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What Would Be the Consequences on Reducing the Steam Pressure?

Greetings All,

My three-story 24 unit c1915 coop building's one-pipe steam system has the boiler pressure set at 5 pounds.  It has historically been set this high by our boiler service company Hayes Mechanical here in Chicago on the assumption that the steam "has a long way to go and has to go up three stories - (~125 feet for the longest run).

In accordance with all that I have read and seen on this site, that pressure should obviously be much lower and our building engineer knows how to change it.

What would be the likely consequences of changing that pressure to say 3.5 or 2 psi?  Notwithstanding the energy savings we would achieve, would we see a greater disparity in the ability to hold space temperature in the different apartments?  If we just went cold turkey and changed it, what would happen?



  • nicholas bonham-carter
    go for it

    reduce it to as low as you can set it. my 55 radiators work better now at 3 ounces, than they ever did at 5 psi [old boiler with bad main venting]. the consequence...the gas company changed the meter because our consumption had dropped by 1/3!!

    as pressures above 3 psi will permanently destroy main vents, i suggest that you look at your venting as well, as that low pressure and very ample venting is the key. you may need vents at the top of your risers as well for the quickest, and most even steam arrival at each radiator. all the rads on the top floor should be filling with steam at the same time.

    don't forget to equip yourself with a copy of "the lost art of steam heating" available from the shop; and it sounds like your service company needs a copy too!--nbc
  • Lower the Pressure!

    Hi Bruce- Let me put it this way, the Empire State Building runs its steam system at under 2 PSI so I think you'd be okay to do the same with your 3 floors. Kidding aside, Steam systems operate better at lower pressure due to the fact that steam travels faster at lower pressure. Also building pressure when you don't need it, wastes fuel. After lowering the pressure if you had a problem it would probably been cause by high pressure (5 PSI) as high pressure is bad for radiator vents. I'd start at a 2 PSI maximum and go from there.

    It sounds to be that it would be well worth your while to get hold of a real steam pro. Since you are in Chicago, I would recommend that you contact Dave Bunnell, "Boiler Pro". He regularly contributes to this board and is high respected by the other steam pros that are on here. He's listed in the "Find a Professional" section above. Here's a link with contact information. http://www.heatinghelp.com/professional/105/Boiler-Professionals-Inc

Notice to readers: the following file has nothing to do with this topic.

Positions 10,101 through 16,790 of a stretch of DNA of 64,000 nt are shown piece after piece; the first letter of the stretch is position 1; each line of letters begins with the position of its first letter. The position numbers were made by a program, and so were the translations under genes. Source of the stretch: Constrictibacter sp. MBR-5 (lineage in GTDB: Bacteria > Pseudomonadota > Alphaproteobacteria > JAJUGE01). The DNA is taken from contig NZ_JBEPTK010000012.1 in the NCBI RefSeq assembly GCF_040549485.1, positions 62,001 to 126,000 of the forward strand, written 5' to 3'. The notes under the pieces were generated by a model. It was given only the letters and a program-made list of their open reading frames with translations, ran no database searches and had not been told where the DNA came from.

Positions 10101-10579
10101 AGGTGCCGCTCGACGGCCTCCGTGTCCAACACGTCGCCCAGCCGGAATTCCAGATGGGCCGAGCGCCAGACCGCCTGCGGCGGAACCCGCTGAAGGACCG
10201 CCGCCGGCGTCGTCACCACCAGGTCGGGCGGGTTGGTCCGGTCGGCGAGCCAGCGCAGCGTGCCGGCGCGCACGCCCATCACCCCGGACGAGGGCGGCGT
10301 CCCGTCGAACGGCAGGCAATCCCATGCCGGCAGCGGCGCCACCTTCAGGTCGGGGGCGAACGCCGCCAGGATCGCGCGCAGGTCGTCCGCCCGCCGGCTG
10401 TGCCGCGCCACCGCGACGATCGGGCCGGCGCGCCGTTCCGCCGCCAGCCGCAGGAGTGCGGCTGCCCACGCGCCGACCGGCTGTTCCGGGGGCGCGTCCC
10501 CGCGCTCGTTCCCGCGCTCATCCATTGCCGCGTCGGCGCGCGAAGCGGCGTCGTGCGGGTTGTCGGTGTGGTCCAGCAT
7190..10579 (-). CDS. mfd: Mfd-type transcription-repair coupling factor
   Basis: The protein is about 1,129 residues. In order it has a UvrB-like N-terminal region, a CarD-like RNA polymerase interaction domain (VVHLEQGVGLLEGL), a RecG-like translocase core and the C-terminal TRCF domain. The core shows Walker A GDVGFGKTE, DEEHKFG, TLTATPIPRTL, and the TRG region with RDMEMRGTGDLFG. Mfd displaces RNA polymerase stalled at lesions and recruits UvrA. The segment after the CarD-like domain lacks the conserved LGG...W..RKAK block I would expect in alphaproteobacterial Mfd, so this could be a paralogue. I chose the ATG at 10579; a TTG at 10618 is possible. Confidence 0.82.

I think it would be well worth you while having him look at your system. There are a lot of things like new computerized controls and system "tweeks" that can make your system run more comfortably and economically and Dave Bunnell is on the cutting edge in this area and should be able to help you a lot.

    I'm just a home owner and have a house in Maine but if I lived in Chicago with a steam system, big or small, I'd get Mr. Bunnell.

    - Rod
  • jpf321
    jpf321 Member Posts: 1,568
    umm .. maybe .. just maybe ...

    Is Hayes Mechnical a fuel provider? If yes, then duh .. crank the customers up. See what happened when NBC lowered his pressure ... cut his bills by 1/3.

    Is Hayes Mechanical is simply a boiler/steam equipment service company? If yes then duh .. crank the customers up.. kill all the vents .. they'll call us when there's no heat and we can fix it for under $20.

    But maybe I'm just a jaded NY'er.
    1-pipe Homeowner - Queens, NYC

    NEW: SlantFin Intrepid TR-30 + Tankless + Riello 40-F5 @ 0.85gph | OLD: Fitzgibbons 402 boiler + Beckett "SR" Oil Gun @ 1.75gph

    installed: 0-20oz/si gauge | vaporstat | hour-meter | gortons on all rads | 1pc G#2 + 1pc G#1 on each of 2 mains

    Connected EDR load: 371 sf venting load: 2.95cfm vent capacity: 4.62cfm
    my NEW system pics | my OLD system pics
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